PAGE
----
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Elon Musk’s big Falcon Heavy rocket might find a market after all

A SpaceX Falcon Heavy rocket lifts off from historic launch pad 39-A at the Kennedy Space Center in Cape Canaveral, Florida, U.S., February 6, 2018. Picture taken February 6, 2018.
Reuters/Thom Baur
Wonder how many satellites you can fit on one of these?
  • Tim Fernholz
By Tim Fernholz

Senior reporter

Published Last updated This article is more than 2 years old.

Two companies have signed deals to launch their satellites on SpaceX’s Falcon Heavy rocket, the most powerful space vehicle in operation today.

ViaSat, which provides internet service from space, chose the Falcon Heavy to launch one of its next generation internet satellites between 2020 and 2022. Ovzon, a Finnish start-up that expects to deliver mobile broadband from orbit, hired SpaceX’s big lifter to deliver their satellite on a similar time-frame.

Market maker

SpaceX also sold one of the rockets to the US Air Force this summer, to go along a previously planned experimental mission bought by American space command. The vehicle is also contracted to launch a satellite for the company ArabSat. Beyond those five upcoming flights scheduled for the Falcon Heavy, with the first expected in spring 2019, the satellite operator Inmarsat has an option to fly on the Falcon Heavy as well.

Since its debut launch put Elon Musk’s red Tesla roadster into orbit around the sun in February 2018, the role of the vehicle hasn’t been entirely clear. SpaceX’s Falcon 9 continues fly satellites and missions to the International Space Station about twice a month, while the company’s design team is focused on the BFR, an even larger rocket to realize the company’s vision of travel within the solar system.

The Falcon Heavy cost more than $500 million to design and develop, and offers a starting price is $90 million, though the version purchased by the US Air Force cost $130 million. Though we don’t know the vehicle’s profit margin, it’s safe to say it will take many flights for SpaceX to recoup its investment in Falcon Heavy.

Satellite market analysts have been skeptical about the Falcon Heavy’s ability to get into the black because of softness in the market for the kind of large geostationary satellites it is designed to fly. But industry sources predict that it would win launch contracts from the US government because it is significantly cheaper than the other American heavy-lift rocket, United Launch Alliance’s Delta IV.

Vulcan’s shadow

United Launch Alliance is currently building a new rocket called Vulcan Centaur that will compete with SpaceX’s offerings and replace its own Atlas and Delta systems. ULA even teamed with Amazon billionaire Jeff Bezos, whose company Blue Origin will build the engine for Vulcan.

Earlier this month, the US Air Force chose three companies to develop rockets for future military missions, handing out several billion dollars in funding. Surprising many, SpaceX didn’t win an award, with federal funds going to ULA, Northrup Grumman and Blue Origin instead.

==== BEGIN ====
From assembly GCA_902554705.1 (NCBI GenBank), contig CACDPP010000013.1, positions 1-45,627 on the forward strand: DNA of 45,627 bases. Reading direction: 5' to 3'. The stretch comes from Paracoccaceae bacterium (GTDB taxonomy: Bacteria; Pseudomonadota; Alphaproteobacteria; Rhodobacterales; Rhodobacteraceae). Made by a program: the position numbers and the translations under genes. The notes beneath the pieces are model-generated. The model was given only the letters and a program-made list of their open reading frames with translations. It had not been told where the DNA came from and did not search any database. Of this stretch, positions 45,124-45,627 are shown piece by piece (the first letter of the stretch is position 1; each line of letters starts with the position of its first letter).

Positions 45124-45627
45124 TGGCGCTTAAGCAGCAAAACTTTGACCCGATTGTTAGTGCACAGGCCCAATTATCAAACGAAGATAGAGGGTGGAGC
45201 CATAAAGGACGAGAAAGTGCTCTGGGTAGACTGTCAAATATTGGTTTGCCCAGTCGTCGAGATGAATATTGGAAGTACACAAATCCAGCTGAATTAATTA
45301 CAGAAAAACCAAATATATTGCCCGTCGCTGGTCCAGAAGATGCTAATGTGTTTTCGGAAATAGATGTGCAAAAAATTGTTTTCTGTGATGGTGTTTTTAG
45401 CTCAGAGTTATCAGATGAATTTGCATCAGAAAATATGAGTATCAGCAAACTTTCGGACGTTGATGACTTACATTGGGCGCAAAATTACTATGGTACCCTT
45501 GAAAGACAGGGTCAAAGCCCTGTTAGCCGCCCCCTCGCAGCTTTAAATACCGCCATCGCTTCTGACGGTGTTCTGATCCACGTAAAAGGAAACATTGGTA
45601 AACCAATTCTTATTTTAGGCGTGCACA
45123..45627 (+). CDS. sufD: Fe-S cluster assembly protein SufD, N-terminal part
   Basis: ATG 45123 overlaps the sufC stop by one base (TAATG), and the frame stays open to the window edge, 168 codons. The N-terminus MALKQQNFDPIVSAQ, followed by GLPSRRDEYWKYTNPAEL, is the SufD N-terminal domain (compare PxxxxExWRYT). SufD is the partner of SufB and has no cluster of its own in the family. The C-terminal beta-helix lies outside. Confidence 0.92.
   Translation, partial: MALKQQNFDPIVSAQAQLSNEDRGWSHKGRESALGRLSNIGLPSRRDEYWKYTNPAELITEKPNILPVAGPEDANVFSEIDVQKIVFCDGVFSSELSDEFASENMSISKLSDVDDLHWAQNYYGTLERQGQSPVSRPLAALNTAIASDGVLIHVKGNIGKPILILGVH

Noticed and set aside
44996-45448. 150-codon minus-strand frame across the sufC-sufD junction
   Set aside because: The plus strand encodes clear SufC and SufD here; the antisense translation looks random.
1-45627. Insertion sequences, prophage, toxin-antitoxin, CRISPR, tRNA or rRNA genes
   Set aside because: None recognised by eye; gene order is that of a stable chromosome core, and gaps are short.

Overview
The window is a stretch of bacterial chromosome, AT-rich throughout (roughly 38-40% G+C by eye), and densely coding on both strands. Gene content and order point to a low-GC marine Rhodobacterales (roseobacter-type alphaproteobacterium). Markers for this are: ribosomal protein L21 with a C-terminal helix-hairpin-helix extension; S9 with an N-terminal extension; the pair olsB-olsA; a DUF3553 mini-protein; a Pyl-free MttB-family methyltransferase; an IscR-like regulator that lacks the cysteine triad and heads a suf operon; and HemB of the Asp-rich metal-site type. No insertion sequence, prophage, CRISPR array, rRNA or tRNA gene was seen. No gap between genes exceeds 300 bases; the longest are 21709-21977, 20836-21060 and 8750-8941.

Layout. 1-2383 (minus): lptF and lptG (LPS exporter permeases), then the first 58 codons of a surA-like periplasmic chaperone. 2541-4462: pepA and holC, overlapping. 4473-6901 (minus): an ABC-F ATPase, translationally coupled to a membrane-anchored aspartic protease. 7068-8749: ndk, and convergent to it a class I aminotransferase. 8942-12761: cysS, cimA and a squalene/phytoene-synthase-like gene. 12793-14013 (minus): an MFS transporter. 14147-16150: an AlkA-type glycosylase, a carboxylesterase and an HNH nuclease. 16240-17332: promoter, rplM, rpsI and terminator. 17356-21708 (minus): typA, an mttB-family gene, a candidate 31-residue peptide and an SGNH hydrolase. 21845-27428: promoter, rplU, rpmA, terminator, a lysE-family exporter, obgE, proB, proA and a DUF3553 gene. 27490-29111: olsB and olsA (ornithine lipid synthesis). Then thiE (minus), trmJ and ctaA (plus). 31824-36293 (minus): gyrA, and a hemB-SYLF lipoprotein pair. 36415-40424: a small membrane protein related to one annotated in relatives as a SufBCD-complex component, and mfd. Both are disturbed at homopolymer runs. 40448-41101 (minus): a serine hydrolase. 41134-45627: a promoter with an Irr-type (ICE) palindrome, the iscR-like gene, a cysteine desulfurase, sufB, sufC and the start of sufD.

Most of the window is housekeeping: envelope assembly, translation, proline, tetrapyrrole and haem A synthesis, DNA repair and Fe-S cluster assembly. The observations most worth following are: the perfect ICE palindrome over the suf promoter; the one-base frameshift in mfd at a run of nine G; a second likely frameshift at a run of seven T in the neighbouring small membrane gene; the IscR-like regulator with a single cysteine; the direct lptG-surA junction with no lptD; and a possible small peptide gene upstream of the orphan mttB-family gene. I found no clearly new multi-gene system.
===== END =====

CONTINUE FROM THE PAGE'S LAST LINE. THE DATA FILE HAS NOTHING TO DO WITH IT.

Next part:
SpaceX could still compete for these contracts when they come up for bid sometime after 2020. A new slide detailing the projected capabilities of the Vulcan, which is expected to cost less than $150 million, gives us an idea of how that competition might go.

The chart below shows two versions of the Vulcan, one with two attached solid rocket boosters and another with six, compared to the Falcon 9 and the Falcon Heavy. Each one is measured by what they can carry to different orbits—low-earth orbit (LEO), where the International Space Station is; a geostationary transfer orbit (GTO), which puts the satellite on a path to orbit high above one place on earth; and geostationary orbit (GEO), which is a direct flight to orbit high above one place on earth.

The next generation of rockets

As both are advertised, the Vulcan Centaur does seem competitive with SpaceX’s Falcon 9, although we won’t know for sure until we see the sticker price. Interestingly, the six-booster configuration is still not as capable as the Falcon Heavy.

However, the Falcon 9 has never flown a mission direct to geostationary orbit, and while Falcon Heavy can, we don’t know how much payload it can take. While there is an even larger Vulcan version expected in 2023, it does seem like the Falcon Heavy could be remain a competitive choice for national security launches for the foreseeable future.

There are two other potential choices in the running: Northrup Grumman’s proposed solid-booster rocket OmegA could compete as a heavy-lifter carrying as much as ten metric tons to geostationary orbit, but its cost is not public. Blue Origin’s New Glenn is a huge reusable rocket that promises to carry as much as 45 metric tons to low-earth orbit, but may not be ready until 2022.

The big mystery yet to be solved is which of these new rockets can compete with SpaceX’s rock-bottom prices.

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